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Tuesday, October 25, 2016

John WalshMontana governor Steve Bullock (D) has appointed Lieutenant Governor John Walsh to serve the remainder of Senator Max Baucus’ (D-MT) term, potentially giving the Democrat a leg up in the state’s crucial November Senate election.

“I wanted to appoint someone who I believed would represent the values Montanans hold important,” Bullock said at the Friday press conference in Helena.

Walsh, who served as Adjutant General of the Montana National Guard before joining Bullock’s gubernatorial ticket in 2012, was already considered the frontrunner for the Democratic nomination in the race to replace the retiring Baucus. When President Obama selected Baucus as the new U.S. ambassador to China, it presented an opportunity for Walsh to head to Washington earlier than he had hoped.

Walsh’s appointment should allow him to lock up the Democratic nomination — one of his opponents, former lieutenant governor John Bohlinger, has suggested that he would drop out were Walsh appointed to the seat — and could theoretically give him a boost in November. Incumbents tend to have a major advantage in Senate elections; over 75 percent have been re-elected in every election cycle since 1980 (and in 8 of those 17 cycles, over 90 percent of incumbents won another term).

There is some reason to question how much the appointment will help Walsh, however. The new senator will only spend about eight months in office before Election Day, and given Congress’ historic unpopularity, it may not be the best time to run a campaign from Washington.

Perhaps luckily for Walsh, he is not the only congressman pursuing Baucus’ seat. The Republican nominee will most likely be U.S. Representative Steve Daines, who has represented Montana’s at-large congressional district since 2013. History suggests that the deeply unpopular Republican House majority could drag Daines down in the general election; in 2012, just one of the seven GOP representatives seeking Senate seats successfully won a spot in the upper chamber.

Republicans are counting on Montana being one of the net six seats they must gain to win a Senate majority in 2014, and early polling of the race suggests that Daines will begin as a heavy favorite in the state that President Obama lost by 14 percent in 2012. Democrats do tend to fare better in Senate elections in Montana, however; just two Republicans have represented the state in the Senate during the past century.

Senate Democrats are apparently happy to have Walsh join their ranks. Almost immediately after Governor Bullock announced the appointment, Senator Michael Bennet (D-CO) — the chairman of the Democratic Senatorial Campaign Committee — issued a statement applauding the decision, saying “John will demonstrate the leadership and courage to fight every day for Montana’s best interests, and will make a great senator for his state.”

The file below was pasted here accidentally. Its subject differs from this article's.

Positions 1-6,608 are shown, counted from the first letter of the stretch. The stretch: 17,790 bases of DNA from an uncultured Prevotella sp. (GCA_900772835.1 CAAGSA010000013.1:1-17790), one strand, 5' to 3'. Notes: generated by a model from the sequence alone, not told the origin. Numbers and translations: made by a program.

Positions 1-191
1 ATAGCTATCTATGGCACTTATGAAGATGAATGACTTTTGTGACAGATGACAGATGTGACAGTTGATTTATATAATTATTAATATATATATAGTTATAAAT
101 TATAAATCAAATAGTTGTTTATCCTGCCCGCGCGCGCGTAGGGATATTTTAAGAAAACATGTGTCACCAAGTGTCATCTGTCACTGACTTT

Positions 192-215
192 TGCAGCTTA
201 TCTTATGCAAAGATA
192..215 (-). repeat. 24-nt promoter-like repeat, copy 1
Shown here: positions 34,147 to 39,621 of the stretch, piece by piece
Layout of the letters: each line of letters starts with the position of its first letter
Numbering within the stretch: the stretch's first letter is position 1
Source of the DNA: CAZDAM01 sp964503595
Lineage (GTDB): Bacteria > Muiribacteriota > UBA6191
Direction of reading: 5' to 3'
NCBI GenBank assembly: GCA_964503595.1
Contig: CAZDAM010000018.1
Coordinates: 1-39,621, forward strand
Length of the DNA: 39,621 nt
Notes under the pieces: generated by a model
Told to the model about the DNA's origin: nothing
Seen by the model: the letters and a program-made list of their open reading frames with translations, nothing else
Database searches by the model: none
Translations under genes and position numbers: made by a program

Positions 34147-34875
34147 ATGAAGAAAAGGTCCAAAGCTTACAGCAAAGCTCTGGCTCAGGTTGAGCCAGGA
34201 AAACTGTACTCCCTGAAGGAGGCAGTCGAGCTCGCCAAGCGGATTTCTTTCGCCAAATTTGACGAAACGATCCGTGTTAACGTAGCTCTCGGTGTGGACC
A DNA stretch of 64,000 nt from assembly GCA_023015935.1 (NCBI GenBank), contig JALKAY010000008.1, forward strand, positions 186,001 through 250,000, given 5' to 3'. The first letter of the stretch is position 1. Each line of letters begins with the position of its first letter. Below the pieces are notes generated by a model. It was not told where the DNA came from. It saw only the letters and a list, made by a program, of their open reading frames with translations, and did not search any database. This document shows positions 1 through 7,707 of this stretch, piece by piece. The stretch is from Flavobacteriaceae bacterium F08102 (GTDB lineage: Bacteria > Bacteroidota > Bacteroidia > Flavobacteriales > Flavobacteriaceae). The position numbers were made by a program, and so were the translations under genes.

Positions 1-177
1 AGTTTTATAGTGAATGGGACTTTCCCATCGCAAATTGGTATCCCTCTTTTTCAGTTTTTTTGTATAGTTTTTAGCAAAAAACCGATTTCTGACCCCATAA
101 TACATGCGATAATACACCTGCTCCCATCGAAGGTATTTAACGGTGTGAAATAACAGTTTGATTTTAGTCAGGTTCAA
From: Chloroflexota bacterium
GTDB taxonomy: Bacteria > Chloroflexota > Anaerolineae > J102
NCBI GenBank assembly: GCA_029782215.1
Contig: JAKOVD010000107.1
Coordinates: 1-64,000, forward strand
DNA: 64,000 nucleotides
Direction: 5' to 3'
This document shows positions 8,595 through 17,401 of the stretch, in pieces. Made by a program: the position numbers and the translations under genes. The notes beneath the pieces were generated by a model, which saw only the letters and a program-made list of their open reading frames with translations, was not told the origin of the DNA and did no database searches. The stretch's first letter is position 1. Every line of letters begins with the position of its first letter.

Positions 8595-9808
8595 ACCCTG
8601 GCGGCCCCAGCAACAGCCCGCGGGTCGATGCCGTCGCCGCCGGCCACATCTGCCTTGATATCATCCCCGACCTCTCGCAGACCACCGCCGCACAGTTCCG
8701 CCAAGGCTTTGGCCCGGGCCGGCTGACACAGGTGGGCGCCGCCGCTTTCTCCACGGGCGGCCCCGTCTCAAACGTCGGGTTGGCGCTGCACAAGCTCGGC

Photo via Wikimedia Commons

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  • disqus_ivSI3ByGmh

    Hmmmm. Retired general. Bet the Repugnicans try to paint him as soft on defense, too!

    • Lovefacts

      You better believe it. When my husband, a retired CIA Intelligence Officer, ran for the VA state senate, his Republican opponent painted him as a liberal who was soft on crime and didn’t understand politics. EXCUSE ME!!!! John’s career was understanding politics, politicians, and businessmen. Who the heck did the Republicans think he dealt with?

    • Maryann C. Harbin


      ☻☻☻ ☻☻☻ ☻⤴☻☻ ☻☻☻�☻ ☻☻☻There is some reason to question how much the appointment will help Walsh, however.

  • Bryan Blake

    Keeping Senator Walsh along with all other Democratic Senators is crucial to saving our democracy. If the Richie Rich Revolutionaries are able to buy the US Senate then our democracy is doomed and our federal government will be officially transformed into an oligarchy-fascist government. The 2016 election could have these Richie Rich Revolutionaries nominate and hold the coronation of Antonin Scalia as King!

  • Stuart

    What makes the Senate the “upper” chamber?

    • Allan Richardson

      This is the term used in the Constitution, and the differences between the two houses’ qualifications and powers, imply a higher status for the Senate:
      Minimum age 25 for House, 30 for Senate, 35 for President and VP;
      House terms 2 years, all up for re-election every two years, Senate terms 6 years, one third up every two years (but not both from the same state);
      Only the House can initiate a taxation or appropriation bill but both houses must pass it, like any other bill;
      Only the Senate can confirm Presidential appointments;
      House is more numerous, each district elects one (and always has), districts per state proportional to population, minimum one;
      Senate has two members per state regardless of population, originally appointed by state legislatures, now by statewide vote (which some conservatives say ought to be changed back).

  • dpaano

    Hey, he’s a retired Army officer, like me, so I’d vote for him anytime!!!